Last.fm is urging users to change their passwords after the music streaming service became the latest site to fall foul of security leaks.
In a post on Last.fm site the company wrote: "We are currently investigating the leak of some Last.fm user passwords. This follows recent password leaks on other sites, as well as information posted online. As a precautionary measure, we're asking all our users to change their passwords immediately."
LinkedIn the clear
However, head of LinkedIn Vicente Silveira has given an update on the situation that should quell the anxiety of its members.
"To the best of our knowledge, no email log-ins associated with the passwords have been published," Silveira wrote, "nor have we received any verified reports of unauthorized access to any member's account as a result of this event."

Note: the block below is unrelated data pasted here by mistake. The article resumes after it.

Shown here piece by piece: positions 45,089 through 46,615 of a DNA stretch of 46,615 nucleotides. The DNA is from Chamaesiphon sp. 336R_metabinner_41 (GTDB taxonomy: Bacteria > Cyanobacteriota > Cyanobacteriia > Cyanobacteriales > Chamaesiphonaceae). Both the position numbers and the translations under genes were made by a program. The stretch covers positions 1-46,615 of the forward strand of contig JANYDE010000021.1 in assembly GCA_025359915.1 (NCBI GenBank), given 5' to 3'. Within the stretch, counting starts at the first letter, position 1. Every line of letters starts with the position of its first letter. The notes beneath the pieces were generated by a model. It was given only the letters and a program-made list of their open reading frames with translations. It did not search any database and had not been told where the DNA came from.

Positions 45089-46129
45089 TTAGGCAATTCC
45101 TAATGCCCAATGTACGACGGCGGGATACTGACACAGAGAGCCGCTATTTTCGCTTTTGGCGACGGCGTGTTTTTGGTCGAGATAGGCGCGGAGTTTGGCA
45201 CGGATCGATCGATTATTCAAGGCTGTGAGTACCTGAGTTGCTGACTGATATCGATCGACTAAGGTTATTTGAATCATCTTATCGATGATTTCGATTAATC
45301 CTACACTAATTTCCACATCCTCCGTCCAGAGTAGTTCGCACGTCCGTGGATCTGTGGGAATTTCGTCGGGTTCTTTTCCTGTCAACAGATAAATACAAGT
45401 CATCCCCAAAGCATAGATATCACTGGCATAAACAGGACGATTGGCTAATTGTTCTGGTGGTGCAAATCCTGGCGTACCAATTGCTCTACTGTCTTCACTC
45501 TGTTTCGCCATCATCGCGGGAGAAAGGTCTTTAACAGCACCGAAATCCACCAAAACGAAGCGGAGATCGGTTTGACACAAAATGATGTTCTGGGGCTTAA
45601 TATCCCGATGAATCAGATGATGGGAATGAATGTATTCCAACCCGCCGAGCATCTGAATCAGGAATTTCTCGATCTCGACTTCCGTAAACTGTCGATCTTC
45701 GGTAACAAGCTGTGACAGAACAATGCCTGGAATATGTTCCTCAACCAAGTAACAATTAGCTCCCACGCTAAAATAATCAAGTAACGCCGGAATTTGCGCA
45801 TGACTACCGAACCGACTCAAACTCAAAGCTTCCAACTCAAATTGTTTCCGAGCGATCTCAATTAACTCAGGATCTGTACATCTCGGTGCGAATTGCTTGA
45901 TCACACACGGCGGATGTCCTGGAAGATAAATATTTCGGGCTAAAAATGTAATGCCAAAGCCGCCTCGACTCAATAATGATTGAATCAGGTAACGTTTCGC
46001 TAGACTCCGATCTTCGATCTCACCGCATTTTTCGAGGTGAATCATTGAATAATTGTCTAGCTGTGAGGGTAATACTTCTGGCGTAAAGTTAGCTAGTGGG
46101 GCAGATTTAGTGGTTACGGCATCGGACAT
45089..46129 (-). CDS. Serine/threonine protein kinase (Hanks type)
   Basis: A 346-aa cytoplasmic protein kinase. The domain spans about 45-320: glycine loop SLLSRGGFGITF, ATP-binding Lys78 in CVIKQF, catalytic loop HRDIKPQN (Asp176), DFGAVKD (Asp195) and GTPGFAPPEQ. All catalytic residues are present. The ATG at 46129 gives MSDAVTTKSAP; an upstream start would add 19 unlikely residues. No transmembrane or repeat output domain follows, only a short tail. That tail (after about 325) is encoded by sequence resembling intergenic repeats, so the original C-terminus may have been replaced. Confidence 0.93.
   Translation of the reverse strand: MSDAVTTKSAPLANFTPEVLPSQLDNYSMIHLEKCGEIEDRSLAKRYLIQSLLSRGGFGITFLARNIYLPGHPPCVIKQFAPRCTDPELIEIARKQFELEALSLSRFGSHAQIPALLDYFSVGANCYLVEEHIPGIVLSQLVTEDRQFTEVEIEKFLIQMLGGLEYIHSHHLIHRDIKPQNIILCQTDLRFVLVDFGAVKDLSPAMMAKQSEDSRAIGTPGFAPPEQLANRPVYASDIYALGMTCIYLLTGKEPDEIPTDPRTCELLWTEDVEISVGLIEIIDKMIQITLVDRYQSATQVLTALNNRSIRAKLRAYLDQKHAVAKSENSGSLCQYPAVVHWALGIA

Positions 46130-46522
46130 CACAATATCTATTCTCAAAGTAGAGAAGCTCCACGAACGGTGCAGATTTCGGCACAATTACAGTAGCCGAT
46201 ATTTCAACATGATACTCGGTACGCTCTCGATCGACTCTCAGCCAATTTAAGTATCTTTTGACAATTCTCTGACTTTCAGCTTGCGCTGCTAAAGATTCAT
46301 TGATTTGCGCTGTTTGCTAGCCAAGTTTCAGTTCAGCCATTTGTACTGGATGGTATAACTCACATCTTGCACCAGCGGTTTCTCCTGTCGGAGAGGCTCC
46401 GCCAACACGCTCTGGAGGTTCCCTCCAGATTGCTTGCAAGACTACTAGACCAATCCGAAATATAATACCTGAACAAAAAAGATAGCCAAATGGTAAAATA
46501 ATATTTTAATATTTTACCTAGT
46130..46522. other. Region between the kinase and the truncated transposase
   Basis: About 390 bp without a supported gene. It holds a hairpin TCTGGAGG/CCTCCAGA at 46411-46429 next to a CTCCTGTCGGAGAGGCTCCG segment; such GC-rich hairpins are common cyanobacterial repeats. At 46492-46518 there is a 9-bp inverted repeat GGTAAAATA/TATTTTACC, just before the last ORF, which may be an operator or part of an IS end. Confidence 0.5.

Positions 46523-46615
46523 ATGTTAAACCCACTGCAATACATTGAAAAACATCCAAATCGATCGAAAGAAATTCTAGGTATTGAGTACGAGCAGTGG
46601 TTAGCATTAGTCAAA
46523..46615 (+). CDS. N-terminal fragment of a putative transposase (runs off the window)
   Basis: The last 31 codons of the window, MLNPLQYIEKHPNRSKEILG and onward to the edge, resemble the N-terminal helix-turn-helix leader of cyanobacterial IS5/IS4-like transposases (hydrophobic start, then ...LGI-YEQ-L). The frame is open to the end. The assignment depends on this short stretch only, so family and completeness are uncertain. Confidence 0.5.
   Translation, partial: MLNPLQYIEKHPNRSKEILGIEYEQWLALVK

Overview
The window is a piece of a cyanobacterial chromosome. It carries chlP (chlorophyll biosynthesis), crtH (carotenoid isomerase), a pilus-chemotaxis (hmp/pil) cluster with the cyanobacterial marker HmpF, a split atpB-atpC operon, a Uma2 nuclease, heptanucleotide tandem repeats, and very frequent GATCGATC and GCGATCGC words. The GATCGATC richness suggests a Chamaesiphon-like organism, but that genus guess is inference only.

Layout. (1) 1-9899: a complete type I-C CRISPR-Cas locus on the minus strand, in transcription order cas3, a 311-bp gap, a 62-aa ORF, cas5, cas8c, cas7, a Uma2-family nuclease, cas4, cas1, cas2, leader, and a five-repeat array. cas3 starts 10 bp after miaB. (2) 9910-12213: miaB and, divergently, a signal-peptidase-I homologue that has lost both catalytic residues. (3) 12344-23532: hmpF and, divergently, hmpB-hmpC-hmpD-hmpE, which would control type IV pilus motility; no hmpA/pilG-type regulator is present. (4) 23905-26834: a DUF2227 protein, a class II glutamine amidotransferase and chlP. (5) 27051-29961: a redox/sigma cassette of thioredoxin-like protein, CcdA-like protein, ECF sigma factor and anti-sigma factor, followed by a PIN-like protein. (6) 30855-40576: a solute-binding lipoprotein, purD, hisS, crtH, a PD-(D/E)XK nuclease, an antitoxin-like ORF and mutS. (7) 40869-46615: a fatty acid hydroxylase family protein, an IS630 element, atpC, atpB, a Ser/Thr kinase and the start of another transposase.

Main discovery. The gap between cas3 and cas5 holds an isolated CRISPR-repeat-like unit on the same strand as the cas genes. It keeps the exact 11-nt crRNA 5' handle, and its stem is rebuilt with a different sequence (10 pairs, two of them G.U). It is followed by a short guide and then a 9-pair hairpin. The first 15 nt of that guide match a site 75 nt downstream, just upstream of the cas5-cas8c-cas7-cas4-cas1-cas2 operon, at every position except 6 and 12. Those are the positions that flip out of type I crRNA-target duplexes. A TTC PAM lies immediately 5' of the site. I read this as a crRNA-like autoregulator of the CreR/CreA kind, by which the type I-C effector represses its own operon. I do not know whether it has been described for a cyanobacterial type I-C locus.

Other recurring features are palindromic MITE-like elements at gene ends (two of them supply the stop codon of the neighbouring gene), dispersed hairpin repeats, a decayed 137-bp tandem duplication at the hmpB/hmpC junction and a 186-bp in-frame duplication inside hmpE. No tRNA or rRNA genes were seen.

In other words, the offending parties only had half of the key – without the matching email log-ins the passwords were useless.
As a precautionary measure, all LinkedIn passwords revealed will be automatically suspended and users will receive an email requesting they choose a new one.
On the one hand it's good news that it appears (so far) that no real harm has been done, but on the other you have to wonder why the hackers would bother if they really didn't have the email log-ins.
Regardless, it's a stern reminder to keep those passwords hard to guess and different between sites, folks.
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